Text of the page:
Download it here. The app is searchable in the Google Play Store under Sailboat Owners.
Sorry iPhone/iPad users, we are still waiting on Apple. :(Click the X in the upper right corner to make this go away
Dave is right on with his answer. I use the topping lift to adjust the boom height to clear the bimini, so that the boom doesnt chafe the top of the bimini. It also needs to be adjusted so that there is adequate tension on mainsail leech, when the sail is unfurled. Once it has been set, I usuallly don't mess with it and use the vang accordingly.Sometime there might be an occasion to peak the boom up to get it out of the way.
Based on your statement I am left to guess that you have a "Rigid Boom Vang". The boom is supported (suspended in the air) by a spring and piston inside the Rigid Vang.Frankly the boom vang hardly moves.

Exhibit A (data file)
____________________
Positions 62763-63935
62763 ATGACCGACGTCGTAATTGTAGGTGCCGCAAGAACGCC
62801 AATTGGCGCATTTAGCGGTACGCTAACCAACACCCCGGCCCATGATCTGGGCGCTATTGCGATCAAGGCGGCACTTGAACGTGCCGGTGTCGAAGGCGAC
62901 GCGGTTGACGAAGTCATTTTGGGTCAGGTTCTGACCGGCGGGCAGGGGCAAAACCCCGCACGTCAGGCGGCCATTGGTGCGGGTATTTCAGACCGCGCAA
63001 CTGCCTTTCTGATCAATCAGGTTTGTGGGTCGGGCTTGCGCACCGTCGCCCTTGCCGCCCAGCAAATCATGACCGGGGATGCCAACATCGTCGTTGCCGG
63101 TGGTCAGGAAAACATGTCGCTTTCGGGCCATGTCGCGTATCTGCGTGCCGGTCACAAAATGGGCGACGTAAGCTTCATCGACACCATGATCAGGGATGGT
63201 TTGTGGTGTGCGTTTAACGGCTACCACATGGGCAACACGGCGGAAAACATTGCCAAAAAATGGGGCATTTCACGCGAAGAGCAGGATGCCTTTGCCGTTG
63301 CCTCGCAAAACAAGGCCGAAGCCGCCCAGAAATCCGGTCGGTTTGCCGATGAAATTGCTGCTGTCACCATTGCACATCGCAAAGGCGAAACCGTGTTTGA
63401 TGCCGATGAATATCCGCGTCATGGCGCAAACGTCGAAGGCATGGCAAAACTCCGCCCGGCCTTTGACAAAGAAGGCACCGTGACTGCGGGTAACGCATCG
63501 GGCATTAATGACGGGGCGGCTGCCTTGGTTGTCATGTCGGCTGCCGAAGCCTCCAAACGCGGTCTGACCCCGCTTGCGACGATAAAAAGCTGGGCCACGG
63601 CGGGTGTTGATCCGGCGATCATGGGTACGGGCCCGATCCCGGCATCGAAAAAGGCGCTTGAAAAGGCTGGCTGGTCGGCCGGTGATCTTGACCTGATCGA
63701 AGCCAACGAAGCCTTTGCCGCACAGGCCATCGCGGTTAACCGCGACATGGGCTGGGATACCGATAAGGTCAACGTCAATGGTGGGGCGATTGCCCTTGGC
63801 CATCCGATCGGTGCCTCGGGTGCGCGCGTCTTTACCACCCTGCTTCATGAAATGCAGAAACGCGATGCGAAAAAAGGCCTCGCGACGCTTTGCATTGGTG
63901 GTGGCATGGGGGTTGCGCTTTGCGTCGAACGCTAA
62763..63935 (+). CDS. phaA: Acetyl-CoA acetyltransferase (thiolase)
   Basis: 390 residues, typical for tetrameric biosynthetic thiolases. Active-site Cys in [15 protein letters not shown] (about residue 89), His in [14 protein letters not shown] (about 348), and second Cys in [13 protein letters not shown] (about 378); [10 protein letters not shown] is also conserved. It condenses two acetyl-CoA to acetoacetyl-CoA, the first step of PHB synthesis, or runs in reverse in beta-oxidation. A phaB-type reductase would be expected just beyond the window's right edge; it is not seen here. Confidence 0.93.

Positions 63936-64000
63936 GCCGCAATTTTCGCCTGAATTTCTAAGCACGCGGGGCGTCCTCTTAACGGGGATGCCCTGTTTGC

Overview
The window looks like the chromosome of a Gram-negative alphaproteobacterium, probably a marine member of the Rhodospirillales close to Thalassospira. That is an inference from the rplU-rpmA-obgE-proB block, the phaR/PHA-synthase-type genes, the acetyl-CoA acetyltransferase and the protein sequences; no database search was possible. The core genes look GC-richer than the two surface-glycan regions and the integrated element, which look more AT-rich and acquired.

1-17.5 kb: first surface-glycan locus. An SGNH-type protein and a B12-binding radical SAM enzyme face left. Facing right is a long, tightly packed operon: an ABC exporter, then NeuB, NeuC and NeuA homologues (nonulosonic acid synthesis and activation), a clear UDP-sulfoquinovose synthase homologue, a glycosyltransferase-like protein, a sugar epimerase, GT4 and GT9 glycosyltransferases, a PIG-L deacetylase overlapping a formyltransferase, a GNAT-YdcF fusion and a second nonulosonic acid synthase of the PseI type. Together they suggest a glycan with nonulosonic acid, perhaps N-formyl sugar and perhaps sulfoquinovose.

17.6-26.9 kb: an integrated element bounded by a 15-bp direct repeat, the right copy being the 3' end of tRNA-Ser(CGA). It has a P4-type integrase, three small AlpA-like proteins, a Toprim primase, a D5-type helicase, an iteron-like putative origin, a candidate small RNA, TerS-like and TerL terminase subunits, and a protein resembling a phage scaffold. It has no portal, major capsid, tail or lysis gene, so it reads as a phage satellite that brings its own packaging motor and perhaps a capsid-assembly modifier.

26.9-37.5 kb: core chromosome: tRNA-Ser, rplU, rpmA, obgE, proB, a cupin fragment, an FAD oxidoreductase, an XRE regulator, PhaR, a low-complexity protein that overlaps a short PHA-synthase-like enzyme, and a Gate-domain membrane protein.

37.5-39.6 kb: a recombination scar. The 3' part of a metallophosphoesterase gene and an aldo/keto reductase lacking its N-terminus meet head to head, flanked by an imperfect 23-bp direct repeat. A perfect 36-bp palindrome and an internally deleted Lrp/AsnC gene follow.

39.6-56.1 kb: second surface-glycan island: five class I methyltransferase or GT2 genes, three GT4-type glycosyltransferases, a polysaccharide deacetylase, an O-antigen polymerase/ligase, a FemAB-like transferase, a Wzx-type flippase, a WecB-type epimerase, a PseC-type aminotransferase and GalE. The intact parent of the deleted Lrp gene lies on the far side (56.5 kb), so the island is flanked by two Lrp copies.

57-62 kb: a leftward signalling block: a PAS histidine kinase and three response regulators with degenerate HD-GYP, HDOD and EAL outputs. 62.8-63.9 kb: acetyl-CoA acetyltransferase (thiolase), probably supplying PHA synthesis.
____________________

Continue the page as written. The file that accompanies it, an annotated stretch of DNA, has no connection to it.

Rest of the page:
It makes sense in the first two lines to a point. Your third is in error, methinks. /// On all 3 of the boats I've owned, I added a boom bail bolted through the aft boom-end fitting. Both the topping and mainsheet can attatch to the same point on the boom and not put opposing bending tension on the boom. /// They are sayng do not suspend the boom by the 2 ends, then pull down or up anywhere along the boom in between. That would be like pulling the string on a bow/arrow and curving the bow more away from being straght.For what it’s worth, US Spars says this about not using the vang to support the boom at rest - “When boat is at rest at its berth, attach the boom lift and release pressure from the vang.”
Earlier in the same owner’s manual they also say - “Do not tighten the boom topping lift by tightening the main sheet or you will risk damaging the boom outboard end, the rigid vang or rigid vang bracket on the mast.” //// So I guess when you’re not sailing you’re supposed to just let the boom hang and swing as the boat rolls. I’m not a big fan of that approach.